HBsAg level (IU/ml)

(<800, ≥800)




 Pre-S1 mutation





 Pre- S2 mutation




 Pre-S1 and S2 mutation




Tumor factor


(W-M, P)




 Multifocal tumors




 Satellite nodule






 Size (cm)

(<5, ≥5)








 Vascular invasion





 AJCC stage

(I, ≥II)





Non-tumor liver pathology

 Knodell necroinflammatory score




 Knodell fibrosis score




 Fatty change




 Type I GGH score

(0-2, 3-4)



 Type II GGH score

(0-2, 3-4)





 HBcAg score

(0-2, 3-4)





NS, not significant; LRFS, local recurrence-free survival; OS, overall survival; (W, M, P), (well, moderately, Poorly-differentiated on the basis of the World Health Organization classification). * P<0.05.


Antiviral treatment has been shown to reduce the incidence of HBV associated HCC (reduced from 9.7 to 3.3 per 100 person years in one meta-analysis study) [2] but there is still residual risk of HCC development despite anti-HBV therapy. Since GGH is one of the factors that are responsible for hepatocarcinogenesis, we wanted to investigate whether antiviral treatments can suppress GGH formation in patients with chronic HBV infection. We demonstrated for the first time that GGHs in the liver tissue resist to NA treatment despite suppression of HBV replication, necroinflammation and HBcAg. Most patients with paired biopsy in our study were serum HBeAg-positive and in the active viral replication with immune response stage while most patients with HCC were serum HBeAg-negative and in the low viral replication stage. Although GGHs were less prevalent in active viral replication stage, the resistance of GGHs to NA treatment was seen in both stages. The type II GGHs were even marginally increased (P=0.077) after 48 weeks of treatment in the paired biopsy cohort, suggesting that the formation of GGHs in this stage were not inhibited under NA treatment.

The intrahepatic cccDNA and serum pre-S mutation rate also showed no significant reduction under NA treatment. Moreover, a low-grade portal inflammation, indicating a chronic persistent hepatitis pattern, persisted in association with GGHs in HCC patients. GGHs and portal inflammation were only observed to significantly decrease in patients receiving long duration of NA treatment (median duration of treatment: 4.3 years). These findings suggest that the viral oncoproteins can be continuously produced in the liver for years under NA treatment, presumably using cccDNA or integrated HBV genome as the template [14, 15]. The type II GGH was significantly associated with decreased LRFS, especially late recurrence in both non-treatment group and treatment group, suggesting that the long-term resistance of GGHs may act as part of the cancer field effect and contribute to the remaining risk of HCC incidence or de novo HCC recurrence in patients already receiving anti-viral treatment.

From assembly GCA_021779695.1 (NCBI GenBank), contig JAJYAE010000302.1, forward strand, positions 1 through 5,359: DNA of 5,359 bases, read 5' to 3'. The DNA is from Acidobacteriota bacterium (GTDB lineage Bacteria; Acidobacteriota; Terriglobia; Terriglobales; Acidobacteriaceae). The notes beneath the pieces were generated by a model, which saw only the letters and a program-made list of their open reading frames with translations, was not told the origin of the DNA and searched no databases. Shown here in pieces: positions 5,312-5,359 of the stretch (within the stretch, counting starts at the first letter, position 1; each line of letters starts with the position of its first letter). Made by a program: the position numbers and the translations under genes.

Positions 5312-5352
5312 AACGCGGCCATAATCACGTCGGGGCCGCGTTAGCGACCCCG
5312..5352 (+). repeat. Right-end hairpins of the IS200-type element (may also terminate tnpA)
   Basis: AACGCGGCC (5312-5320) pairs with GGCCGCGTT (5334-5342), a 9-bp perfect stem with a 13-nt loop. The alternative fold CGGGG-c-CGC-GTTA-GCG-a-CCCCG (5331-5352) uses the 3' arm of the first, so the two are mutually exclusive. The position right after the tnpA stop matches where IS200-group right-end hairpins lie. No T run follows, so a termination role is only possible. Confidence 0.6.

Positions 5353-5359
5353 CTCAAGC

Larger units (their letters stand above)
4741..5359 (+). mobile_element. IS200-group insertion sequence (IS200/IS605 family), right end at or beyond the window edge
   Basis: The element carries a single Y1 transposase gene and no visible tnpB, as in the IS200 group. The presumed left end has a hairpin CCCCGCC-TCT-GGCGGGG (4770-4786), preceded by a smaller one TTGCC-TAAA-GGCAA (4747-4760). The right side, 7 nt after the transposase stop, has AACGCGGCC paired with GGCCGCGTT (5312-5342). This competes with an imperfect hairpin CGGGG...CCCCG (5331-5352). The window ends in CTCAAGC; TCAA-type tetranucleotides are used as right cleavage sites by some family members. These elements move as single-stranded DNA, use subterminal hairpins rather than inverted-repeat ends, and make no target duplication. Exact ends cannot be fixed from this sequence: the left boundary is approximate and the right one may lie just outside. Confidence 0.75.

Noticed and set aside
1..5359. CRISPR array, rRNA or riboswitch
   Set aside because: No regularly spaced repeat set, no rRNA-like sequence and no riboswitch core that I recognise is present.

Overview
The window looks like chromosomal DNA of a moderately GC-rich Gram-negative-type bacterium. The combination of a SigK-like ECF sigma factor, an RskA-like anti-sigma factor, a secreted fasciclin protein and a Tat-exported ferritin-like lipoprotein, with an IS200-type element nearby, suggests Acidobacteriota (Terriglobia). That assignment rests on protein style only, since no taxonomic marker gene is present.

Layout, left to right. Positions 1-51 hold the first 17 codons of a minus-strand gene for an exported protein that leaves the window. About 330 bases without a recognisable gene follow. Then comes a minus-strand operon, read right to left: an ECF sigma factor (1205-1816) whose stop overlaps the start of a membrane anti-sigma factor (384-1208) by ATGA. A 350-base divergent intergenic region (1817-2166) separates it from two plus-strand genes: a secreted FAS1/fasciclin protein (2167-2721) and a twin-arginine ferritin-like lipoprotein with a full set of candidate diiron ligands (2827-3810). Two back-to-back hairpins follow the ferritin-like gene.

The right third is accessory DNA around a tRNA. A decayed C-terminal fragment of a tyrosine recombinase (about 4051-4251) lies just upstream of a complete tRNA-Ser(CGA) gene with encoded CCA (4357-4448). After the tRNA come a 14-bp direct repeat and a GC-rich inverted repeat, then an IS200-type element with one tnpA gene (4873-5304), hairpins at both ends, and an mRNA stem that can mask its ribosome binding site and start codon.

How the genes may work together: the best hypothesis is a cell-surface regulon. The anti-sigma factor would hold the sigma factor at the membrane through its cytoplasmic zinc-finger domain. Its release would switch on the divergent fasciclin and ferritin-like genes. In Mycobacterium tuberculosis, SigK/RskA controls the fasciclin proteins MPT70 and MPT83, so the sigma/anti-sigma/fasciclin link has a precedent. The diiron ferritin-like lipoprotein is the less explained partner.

Distinct from oral NAs, Peg-IFN has been shown to effectively suppress cccDNA and reduce serum HBsAg level [15, 16]. Only one case in this study cohort had been treated with Peg-IFN in addition to long-term NA (supplementary Table 3). His liver at the time of surgery contained a low level of type I GGH (score 1) and type II GGH (score 1). More cases are needed to clarify the inhibitory effect of combined nucleoside analogue and Peg-IFN treatment. Recently, lymphotoxin-β receptor (LTβR) and downstream APOBEC3 cytidine deaminase pathway has also been proposed to be an alternative mechanism to specifically degrade cccDNA [17]. Therefore, combining NA and drugs that degrade cccDNA, such as Peg-IFN and LTβR activator to accelerate GGH elimination and reduce HCC development or recurrence is worth further investigation. By observing GGH in liver tissue or developing a method to specifically measure the serum level of pre-S mutant form could help us identify a subpopulation of patients who need the combined therapy. Furthermore, the response of intrahepatic GGH could be used as a marker to evaluate the efficacy of future treatment strategy.